Full Day Kindergarten Not Yet Feasible, Committee Says


BRIDGEWATER, NJ - After several meetings of the K-8 Steering Committee to focus on the implementation of full day kindergarten, it was the recommendation that the district wait until 2017 to possibly move forward.

Initial meetings in September and October focused on breaking down enrollment and the financial elements of implementing full day kindergarten.

At the Oct. 24 meeting, according to superintendent Victor Hayek, principals from each of the elementary schools presented their plans for the program’s implementation, graduating third and fourth graders and projecting enrollment levels.

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It was determined that Hamilton Primary would be ready for full day kindergarten, as would Milltown Primary.

Van Holten Primary would need additional specials sections, and Crim Primary would possibly need to repurpose the teacher’s workroom to become a classroom. John F. Kennedy Primary would also be feasible with possibly the addition of a lunch period.

Bradley Gardens Primary had the least amount of bathrooms for classrooms, as required by state law for kindergarten classes, so at least one more would need to be built for adjoining classrooms. Additional sections of physical education would be needed, but it would be tight because the gym is also the cafeteria.

Adamsville, Hayek said, proves to be the biggest challenge because of the pre-k program, and the need for more bathrooms to accommodate kindergarten.

“We would have to move the pre-k program out, or substantially increase class sizes,” he said. “We thought about moving pre-k out of Adamsville, but that defeats the purpose, so we were thinking of creative ways to move it out and lease the space somewhere else.”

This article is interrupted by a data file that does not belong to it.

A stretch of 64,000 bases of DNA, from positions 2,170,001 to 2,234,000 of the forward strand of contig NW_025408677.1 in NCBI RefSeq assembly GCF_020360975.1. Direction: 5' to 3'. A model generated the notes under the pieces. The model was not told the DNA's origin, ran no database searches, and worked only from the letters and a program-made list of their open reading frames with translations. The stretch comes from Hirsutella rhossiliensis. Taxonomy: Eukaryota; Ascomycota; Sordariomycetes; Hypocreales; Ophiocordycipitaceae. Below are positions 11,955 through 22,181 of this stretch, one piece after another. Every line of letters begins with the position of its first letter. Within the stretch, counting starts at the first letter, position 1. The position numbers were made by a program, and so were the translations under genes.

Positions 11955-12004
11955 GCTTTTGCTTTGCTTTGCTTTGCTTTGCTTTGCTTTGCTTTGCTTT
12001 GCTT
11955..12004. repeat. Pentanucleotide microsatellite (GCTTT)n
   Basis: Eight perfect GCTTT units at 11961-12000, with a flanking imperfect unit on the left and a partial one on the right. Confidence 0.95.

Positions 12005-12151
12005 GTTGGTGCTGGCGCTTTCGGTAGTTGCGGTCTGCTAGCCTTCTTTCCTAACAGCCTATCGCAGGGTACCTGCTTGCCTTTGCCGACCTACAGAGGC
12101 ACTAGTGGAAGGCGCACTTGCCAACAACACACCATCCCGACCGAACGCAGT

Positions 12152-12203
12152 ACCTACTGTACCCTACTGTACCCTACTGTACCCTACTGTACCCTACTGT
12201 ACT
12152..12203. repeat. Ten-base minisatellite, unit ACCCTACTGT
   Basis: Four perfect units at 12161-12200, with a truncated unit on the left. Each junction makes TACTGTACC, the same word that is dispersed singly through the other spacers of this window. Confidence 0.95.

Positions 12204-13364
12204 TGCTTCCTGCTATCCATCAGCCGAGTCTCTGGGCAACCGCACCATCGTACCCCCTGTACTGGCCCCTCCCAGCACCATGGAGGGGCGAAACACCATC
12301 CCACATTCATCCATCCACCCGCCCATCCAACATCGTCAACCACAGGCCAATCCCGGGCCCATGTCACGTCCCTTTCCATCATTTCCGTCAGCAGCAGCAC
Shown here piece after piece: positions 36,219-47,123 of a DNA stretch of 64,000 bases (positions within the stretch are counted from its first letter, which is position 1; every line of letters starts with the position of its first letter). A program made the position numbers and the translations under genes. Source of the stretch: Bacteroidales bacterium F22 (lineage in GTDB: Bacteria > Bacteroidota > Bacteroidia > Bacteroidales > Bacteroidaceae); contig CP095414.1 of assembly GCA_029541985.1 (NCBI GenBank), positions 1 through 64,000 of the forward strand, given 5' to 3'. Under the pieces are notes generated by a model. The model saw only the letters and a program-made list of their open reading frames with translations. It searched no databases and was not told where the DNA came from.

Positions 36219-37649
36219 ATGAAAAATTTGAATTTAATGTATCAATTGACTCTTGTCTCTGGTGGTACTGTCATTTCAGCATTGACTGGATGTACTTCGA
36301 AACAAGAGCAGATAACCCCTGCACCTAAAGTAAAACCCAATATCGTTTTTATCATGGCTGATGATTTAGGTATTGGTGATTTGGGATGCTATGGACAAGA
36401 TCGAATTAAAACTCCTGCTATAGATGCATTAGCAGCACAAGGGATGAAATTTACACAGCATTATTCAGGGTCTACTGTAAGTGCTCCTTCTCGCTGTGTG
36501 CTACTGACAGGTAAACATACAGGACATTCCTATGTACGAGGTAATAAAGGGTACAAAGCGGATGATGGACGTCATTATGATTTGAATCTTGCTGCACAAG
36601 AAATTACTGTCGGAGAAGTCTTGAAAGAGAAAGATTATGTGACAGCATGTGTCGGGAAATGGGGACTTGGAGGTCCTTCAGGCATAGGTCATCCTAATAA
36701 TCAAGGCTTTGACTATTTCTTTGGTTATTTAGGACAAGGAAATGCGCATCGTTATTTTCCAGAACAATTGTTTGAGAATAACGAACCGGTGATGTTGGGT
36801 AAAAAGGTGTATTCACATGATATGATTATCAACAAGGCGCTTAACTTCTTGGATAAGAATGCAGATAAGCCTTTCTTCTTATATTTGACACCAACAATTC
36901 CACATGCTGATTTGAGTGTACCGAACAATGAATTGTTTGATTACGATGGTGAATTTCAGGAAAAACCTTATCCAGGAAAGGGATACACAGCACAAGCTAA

Hayek said there have also been discussions on reconfiguring the schools, making the middle school grades six through eight, the intermediate schools four and five and the primary schools kindergarten through third.

“We did realize that we were just chopping and dicing and making things complicated,” he said. “It didn’t solve much of the space problem.”

But given the projected enrollment numbers, Hayek said, it could be a possibility to plan for the implementation in September 2017 when the current third grade is in sixth grade and those school reconfigurations could be made.

“Based on the enrollment projections, BRMS would be 1,800 students, which is a possibility,” he said. “It would require some creative scheduling and utilizing all the classroom space.”

“It gives us the ability to plan for staffing over the three years, improve class size efficiency and take advantage of the time to do more detailed planning,” he added.

On Nov. 24, Hayek said, the committee met again to put a focus on the finances. Because staffing and benefits are 75 percent of the budget, he said, they determined that they can’t add full day kindergarten without severely impacting the current programs and staffing.

There is the option to ask the voters to increase the budget over the 2 percent cap to accommodate the program, but the first opportunity to do that would be November 2015, for implementation in September 2016.

Hayek said they examined some other options, including becoming a choice district to take students from other districts, accepting students from other districts for academy programs or other tuition revenue programs.

“There are two possible directions,” he said. “Either put out the second question and leave it to the voters to enable us to increase the budget, or closely monitor enrollment over the next three years and reevaluate as space opens up.”

Board president Jeffrey Brookner said he went into this process optimistic and with no intention of supporting putting the budget up for a ballot vote.

“But I have concluded that in the foreseeable future, there is no way we could pull off full day kindergarten without the second question,” he said.

The budget, Brookner said, always increases because there is a 1.3 percent increase in salaries and another 1.2 percent increase in benefits. 

“In my opinion and the committee’s opinion, unless we are talking about cutting programs, doing something drastic like that, we do not have the resources to add something huge,” he said.

No decisions have been made yet on the future of full day kindergarten implementation.

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